Trip reports

Minibus trip to The New Forest and Langstone Harbour

Stranded boats at sunset in Langstone Harbour RSPB reserve

Sunday, 10 June 2007

It was a smooth journey on the M40 turning southwards at J9 on to the A34 toward Newbury. No red kites, maybe a little too far north for their "Chilterns" range and certainly too early to find any lift in the grey air. We saw the usual range of birds along the way the most notable being a suicidal green woodpecker which sat precariously upright on a kerbstone at the roadside edge.

However by the time we had arrived at our first stop close to Black Gutter Bottom in the New Forest the sun was out and it was a glorious morning. Chiff chaff and willow warbler were quickly heard along with greenfinches and linnets. The walk was to be roughly a rectangle and we made our way down into the valley and slowly up the other side. There were great views of male and female stonechats, a brief sighting of a redstart for some and the haunting call of a curlew as it flew across our path.

At the top of the ridge the habitat looked good for dartford warbler which was the target species of the day. Never easy to see, even though the bird books and magazines would have you believe that it's always posing on top of a bush! We scanned carefully through the bracken and gorse and it was Liz who first spotted one - a glimpse only before it went down. We waited and watched, very soon it moved up into the middle and then the top of the gorse giving wonderful views to all of its characteristic shape, long tail, dark grey colouring and wine red throat and upper chest ... even the white spots were visible through the scope. We were able to track it for some minutes before it finally flew off.

Delighted we moved on getting splendid views of a woodlark with its broad cream supercilium - it was perched on a bare tree, beak full of food obviously close to its nest. Along the track we met some rather hot, noisy joggers rather unsure of their route, but once back in the woodland it was quiet and full of birdsong: blackcaps, garden warblers and on the scrubby margins whitethroats were added to the list. Out into the valley there were two grey wagtails and an amazing close up of a gold ring dragonfly. It was large and black with bright golden coloured rings around the thorax and body - quite beautiful. Indeed it was a real bonus day for dragonflies as we also had a black tailed and a keeled skimmer, a small red damsel fly and a stunningly turquoise emperor.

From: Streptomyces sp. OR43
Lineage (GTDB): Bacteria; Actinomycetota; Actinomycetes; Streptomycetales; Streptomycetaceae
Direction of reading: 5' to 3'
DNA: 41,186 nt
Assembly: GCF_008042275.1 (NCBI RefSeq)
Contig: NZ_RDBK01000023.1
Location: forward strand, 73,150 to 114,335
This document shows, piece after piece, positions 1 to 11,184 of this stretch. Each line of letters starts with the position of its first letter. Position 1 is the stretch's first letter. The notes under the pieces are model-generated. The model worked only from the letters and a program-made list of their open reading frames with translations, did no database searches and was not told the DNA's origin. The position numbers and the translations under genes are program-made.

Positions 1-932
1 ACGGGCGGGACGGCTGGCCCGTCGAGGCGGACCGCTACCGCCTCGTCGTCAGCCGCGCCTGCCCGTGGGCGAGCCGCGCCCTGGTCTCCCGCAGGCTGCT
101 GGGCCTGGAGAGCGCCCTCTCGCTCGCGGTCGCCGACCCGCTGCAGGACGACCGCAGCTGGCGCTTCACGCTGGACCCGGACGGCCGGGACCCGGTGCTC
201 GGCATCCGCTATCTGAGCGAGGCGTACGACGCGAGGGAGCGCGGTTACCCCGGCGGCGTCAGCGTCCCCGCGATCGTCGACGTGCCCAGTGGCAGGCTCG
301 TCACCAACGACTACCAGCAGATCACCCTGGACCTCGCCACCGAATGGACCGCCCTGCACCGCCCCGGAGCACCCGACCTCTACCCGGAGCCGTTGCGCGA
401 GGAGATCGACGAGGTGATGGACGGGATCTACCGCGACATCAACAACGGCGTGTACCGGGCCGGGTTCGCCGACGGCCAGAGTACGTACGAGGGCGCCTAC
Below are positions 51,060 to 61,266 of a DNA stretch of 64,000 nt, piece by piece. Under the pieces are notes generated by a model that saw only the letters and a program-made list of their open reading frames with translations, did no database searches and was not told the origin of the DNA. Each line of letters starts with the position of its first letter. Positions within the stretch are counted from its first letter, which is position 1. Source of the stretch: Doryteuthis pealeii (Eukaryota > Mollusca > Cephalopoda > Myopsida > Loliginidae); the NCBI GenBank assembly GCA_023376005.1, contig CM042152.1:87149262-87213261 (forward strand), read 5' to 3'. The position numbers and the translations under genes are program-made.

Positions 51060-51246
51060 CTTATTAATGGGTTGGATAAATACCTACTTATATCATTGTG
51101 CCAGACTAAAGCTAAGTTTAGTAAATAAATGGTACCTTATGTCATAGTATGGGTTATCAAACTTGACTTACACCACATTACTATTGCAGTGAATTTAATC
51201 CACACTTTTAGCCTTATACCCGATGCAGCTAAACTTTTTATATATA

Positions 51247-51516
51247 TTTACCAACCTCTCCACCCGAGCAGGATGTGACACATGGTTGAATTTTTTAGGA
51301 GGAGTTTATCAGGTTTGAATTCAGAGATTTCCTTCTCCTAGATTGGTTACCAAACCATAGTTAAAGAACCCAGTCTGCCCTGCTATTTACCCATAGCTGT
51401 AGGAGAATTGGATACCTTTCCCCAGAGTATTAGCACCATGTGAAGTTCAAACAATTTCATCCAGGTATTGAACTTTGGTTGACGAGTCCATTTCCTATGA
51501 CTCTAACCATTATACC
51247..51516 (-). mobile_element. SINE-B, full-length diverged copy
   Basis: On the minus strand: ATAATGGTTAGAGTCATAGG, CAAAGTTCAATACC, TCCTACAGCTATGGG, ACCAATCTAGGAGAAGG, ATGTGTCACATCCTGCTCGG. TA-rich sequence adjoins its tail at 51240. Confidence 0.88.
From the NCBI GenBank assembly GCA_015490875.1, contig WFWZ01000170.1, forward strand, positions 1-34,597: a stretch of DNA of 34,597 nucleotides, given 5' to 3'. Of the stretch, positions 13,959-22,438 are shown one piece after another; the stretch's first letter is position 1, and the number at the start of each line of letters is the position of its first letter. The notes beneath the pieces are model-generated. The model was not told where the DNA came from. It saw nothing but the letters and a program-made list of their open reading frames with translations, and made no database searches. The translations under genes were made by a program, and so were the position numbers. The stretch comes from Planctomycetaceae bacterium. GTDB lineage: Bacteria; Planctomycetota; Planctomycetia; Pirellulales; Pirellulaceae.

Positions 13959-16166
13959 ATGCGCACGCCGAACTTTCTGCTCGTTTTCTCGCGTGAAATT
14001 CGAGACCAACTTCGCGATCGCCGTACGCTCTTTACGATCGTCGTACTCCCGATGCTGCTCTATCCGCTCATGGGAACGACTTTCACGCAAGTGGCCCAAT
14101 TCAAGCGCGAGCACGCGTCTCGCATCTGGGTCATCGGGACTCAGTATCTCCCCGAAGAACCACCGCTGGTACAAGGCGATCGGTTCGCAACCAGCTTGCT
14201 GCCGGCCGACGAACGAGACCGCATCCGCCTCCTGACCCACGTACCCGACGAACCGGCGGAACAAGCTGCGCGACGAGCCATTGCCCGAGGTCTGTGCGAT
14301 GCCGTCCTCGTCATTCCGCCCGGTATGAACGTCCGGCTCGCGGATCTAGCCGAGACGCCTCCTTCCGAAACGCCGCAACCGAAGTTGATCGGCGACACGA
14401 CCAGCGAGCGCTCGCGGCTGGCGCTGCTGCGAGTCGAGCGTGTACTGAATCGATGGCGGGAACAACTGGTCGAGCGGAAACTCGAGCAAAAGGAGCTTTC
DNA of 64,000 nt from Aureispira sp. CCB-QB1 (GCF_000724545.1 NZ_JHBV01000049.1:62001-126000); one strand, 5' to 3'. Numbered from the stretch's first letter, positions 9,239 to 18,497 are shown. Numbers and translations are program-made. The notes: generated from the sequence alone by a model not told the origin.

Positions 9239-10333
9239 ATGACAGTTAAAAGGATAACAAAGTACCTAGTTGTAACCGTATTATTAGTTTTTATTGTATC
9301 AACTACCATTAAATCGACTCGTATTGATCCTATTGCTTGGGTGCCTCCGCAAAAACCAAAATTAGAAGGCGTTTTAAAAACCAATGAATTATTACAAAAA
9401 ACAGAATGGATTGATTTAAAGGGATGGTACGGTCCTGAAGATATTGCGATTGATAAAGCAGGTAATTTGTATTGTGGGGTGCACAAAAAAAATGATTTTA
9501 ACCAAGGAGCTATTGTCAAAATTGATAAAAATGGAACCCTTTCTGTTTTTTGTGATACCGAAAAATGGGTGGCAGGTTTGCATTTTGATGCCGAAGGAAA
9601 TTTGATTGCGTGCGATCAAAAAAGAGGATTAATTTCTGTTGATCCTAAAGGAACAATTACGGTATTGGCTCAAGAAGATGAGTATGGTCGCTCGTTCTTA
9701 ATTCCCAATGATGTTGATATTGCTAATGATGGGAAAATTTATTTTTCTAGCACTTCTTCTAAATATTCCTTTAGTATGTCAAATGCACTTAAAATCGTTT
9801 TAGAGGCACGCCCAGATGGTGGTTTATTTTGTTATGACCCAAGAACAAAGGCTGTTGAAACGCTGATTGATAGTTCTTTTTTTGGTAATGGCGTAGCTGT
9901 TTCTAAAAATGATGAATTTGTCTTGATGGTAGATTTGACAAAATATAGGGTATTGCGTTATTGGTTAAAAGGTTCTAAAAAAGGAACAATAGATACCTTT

After a late lunch back at the bus we headed back to Beaulieu Road Station and a very welcome cold drink or ice-cream. Some went to see if there were hobbys about, some to look for crossbills in the woods - neither met with success but there were good views of spotted flycatcher, treecreeper and another woodlark.

Our last stop was at the mussel beds on the eastern side of Langstone Harbour - target bird a little tern. There was not a lot about, but eventually one appeared, gave us a splendid flypast and then decided to settle on the rocks so that we could all get excellent views. It was a good way to end the day.

Our thanks again to Pete who has the uncanny knack (its called fieldcraft and experience) of knowing where to be and when the bird is going to show . it made another very successful trip enjoyed by all. Janet Matthews